Sunday, June 3, 2012
The walls of time kept closing in. I had speaking engagements on May 9, then another at Presque Isle Festival of the Birds near Erie, Pennsylvania on May 11-13. One day home on the 14th, and on the evening of the 15th we were headed for a full week in Alaska. What to do with the bats? Because I was hardly to be home for the next two weeks, I’d been planning to take them up to Columbus to the Ohio Wildlife Center for safekeeping on May 9, and pick them up on our way back from Alaska on May 21. But something in me stopped dead at the thought. Stella had already aborted her baby. What if Mirabel delivered in that span, which was squarely in the time when big brown bats give birth? What if the bats stopped eating and slid backward, traumatized by the upheaval? What if they were handled by someone who didn’t appreciate just how sensitive they were? What if they could actually be ready for release before I had to leave? The morning of May 9 came, and I made a snap decision not to take them to Columbus, but to leave them in their tent, and see how they were doing when I landed briefly at home on the 13th. Maybe four more days would do it. I was listening hard to my little voice, hoping it was right.
When I came home on the 10th, it was cold, dipping into the 40’s, and I knew they’d be unable to fly. I weighed them. Good—right around 19 gm. each. Keep eating, keep losing weight, batgirls. I had faith that they’d be OK.
I forged on to the festival in Presque Isle, PA, giving it my all for the weekend. When I got back on May 13, it’d be do or die—release them, or leave them for another risky week in the tent, with Phoebe, who was staying home to finish out her last week of school, sneaking in during the day to replenish their mealworms and water. I didn’t like the idea at all. Wearily, I unpacked the car, lugged my suitcase into the bedroom and left most of it untouched as I began to repack for a week in Alaska starting the 15th. I’d have tonight and tomorrow home, and then I’d take off again. I wasn't happy about that. I felt my life had gotten away from me, and I didn't want the bats to suffer for it.
I looked up from my work with a start, glancing at the clock. It was 9:10 pm and my girls would be out of the roost and looking for their evening meal. Rats! I ran out to the garage through a misty rain, the crickets, frogs and toads singing all around in the cool night air. I flipped the switch and the garage fluorescents buzzed to life. And both bats were hanging high in the flight tent, and both instantly took flight. I couldn’t tell luggy Mirabel from agile Stella. Both circled the tent one, two, three, five, eight times, flew as I’d never seen them fly. I stood transfixed, laughing with delight. Stepped into the tent. They dove at my head, like bats are supposed to do, swooped low and threatened to tangle themselves in my hair. Go ahead! I’d love that! Twice, Mirabel landed on my back and I laughed aloud. Then she took off again, circling and circling.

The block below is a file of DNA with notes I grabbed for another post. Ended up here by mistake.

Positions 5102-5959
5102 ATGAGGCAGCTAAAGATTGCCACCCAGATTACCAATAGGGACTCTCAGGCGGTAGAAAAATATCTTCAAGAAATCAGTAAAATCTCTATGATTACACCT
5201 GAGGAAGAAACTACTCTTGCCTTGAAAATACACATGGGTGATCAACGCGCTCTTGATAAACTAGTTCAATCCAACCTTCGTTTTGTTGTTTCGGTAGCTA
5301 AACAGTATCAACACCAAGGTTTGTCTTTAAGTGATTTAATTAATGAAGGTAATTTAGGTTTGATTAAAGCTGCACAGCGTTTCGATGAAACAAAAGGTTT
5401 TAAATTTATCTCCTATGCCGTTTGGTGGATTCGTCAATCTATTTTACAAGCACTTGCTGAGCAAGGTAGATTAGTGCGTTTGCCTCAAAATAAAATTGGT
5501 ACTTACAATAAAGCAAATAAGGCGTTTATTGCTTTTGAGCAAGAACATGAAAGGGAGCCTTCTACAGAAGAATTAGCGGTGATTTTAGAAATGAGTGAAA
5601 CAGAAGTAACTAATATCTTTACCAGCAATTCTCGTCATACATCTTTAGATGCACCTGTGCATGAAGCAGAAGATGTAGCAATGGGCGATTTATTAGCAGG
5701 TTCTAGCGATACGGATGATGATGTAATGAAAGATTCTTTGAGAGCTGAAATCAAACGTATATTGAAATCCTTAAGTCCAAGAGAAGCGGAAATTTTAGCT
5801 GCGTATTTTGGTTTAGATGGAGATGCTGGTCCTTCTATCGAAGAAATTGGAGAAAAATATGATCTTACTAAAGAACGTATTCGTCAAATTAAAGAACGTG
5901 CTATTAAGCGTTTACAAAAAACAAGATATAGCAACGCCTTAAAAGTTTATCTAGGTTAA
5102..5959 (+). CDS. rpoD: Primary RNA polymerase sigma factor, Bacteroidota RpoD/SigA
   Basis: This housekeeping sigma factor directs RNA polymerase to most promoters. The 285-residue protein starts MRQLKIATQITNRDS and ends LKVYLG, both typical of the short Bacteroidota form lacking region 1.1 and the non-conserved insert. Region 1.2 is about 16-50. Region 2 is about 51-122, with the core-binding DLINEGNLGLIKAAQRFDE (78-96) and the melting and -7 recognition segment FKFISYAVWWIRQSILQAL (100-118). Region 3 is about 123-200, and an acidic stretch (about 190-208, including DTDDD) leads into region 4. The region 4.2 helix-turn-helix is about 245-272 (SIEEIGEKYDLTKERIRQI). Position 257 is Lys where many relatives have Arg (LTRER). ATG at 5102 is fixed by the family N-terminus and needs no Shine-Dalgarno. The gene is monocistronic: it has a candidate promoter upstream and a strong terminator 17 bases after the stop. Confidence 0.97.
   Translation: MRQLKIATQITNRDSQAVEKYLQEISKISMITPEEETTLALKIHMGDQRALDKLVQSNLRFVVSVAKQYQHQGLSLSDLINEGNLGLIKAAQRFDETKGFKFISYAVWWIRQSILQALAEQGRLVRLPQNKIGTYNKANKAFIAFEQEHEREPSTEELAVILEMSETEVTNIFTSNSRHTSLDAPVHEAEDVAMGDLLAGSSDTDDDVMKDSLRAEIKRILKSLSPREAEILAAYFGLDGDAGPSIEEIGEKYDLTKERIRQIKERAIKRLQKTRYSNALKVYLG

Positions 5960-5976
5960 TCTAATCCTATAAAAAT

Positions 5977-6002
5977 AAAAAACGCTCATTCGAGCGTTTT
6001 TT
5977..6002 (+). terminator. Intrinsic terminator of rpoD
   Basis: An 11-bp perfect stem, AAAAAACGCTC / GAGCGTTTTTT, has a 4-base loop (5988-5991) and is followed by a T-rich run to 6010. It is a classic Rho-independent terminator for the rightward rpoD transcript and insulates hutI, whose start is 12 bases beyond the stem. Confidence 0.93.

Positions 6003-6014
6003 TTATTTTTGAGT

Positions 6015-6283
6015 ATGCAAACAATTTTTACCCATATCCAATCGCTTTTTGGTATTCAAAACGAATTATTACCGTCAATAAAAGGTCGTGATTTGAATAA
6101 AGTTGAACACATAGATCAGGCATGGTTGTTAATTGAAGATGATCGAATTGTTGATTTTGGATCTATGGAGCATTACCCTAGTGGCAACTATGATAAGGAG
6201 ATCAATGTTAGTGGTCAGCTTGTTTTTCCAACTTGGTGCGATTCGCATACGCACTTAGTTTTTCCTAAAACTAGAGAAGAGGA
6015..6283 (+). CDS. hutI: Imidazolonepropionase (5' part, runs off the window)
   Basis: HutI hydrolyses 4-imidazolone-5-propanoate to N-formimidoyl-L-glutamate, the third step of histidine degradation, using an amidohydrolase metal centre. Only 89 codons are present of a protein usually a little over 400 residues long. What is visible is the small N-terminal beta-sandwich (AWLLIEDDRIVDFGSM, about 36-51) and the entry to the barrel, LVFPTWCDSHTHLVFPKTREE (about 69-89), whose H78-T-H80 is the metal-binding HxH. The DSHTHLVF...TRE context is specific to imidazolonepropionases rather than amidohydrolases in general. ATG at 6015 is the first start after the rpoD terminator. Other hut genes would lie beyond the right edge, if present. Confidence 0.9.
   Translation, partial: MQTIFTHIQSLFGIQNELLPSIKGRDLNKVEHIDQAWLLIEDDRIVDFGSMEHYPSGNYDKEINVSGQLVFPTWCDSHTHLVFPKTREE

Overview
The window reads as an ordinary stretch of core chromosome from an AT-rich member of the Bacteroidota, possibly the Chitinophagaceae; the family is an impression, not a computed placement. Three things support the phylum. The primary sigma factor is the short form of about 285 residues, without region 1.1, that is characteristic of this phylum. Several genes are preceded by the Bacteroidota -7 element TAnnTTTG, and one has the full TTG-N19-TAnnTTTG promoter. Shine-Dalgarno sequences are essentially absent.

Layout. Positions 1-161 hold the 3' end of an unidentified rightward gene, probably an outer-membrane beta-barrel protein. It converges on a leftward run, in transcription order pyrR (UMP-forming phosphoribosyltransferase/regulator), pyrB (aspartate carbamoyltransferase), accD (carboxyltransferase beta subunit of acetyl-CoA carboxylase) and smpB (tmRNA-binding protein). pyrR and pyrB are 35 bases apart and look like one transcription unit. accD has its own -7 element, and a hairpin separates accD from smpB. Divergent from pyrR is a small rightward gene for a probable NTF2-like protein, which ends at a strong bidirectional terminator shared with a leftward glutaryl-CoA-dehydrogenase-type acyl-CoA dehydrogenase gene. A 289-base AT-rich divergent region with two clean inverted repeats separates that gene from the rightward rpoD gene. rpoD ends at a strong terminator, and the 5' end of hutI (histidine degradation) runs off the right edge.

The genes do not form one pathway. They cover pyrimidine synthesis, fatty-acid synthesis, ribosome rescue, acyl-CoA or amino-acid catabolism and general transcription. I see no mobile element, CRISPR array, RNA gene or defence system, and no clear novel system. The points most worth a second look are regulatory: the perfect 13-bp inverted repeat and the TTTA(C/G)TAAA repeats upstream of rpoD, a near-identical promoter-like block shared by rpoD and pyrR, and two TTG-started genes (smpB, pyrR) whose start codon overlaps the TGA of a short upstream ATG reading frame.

I zipped myself back out of the tent and ran to the house. “FAMILY MEETING IN THE GARAGE!!” I ran up and downstairs, gathering Bill and Phoebe and Liam. They filed out. “THIS IS BIG!! “I chortled. “Did Mirabel have her baby?” Phoebe asked. “No no no, much better!” The bats were hanging up again, looking around quietly with swiveling ears. I stepped into the tent and extended my arm like a circus ringmaster. “Presenting the Flying Battista Sisters!” The bats clung resolutely. I tickled their tail membranes and finally Mirabel and then Stella launched back into the air. Once again they circled, dipping and diving. Mirabel landed on the ground, then sprang back up, rising to the top of the tent. On the last possible day they could have chosen, the bats were ready to go. Oh, hallelujah!
I gave them a big bowl of mealworms. They’d earned it. The next afternoon, in between packing for Alaska and doing the ten thousand things a mother has to do to leave her human kids in the care of someone else, I wrote a note for the babysitter, watered all the plants, then tenderly gathered up their blue roosting towel with them inside and drove the Battista sisters into Marietta for release. They’d come from town and back to town they’d go. You don’t release town bats in the country. They’d need to find a nice old house with a snug hot attic for their maternity roost.
This photo is from Stella's last day with me. She was flying so fast and so frequently it was all I could do to get a photo of her. Mirabel, only slightly less zippy. Both making five to ten circuits of the tent at one go. Both aloft for 20 minutes continuously. It was like a miracle, one I didn't want to question.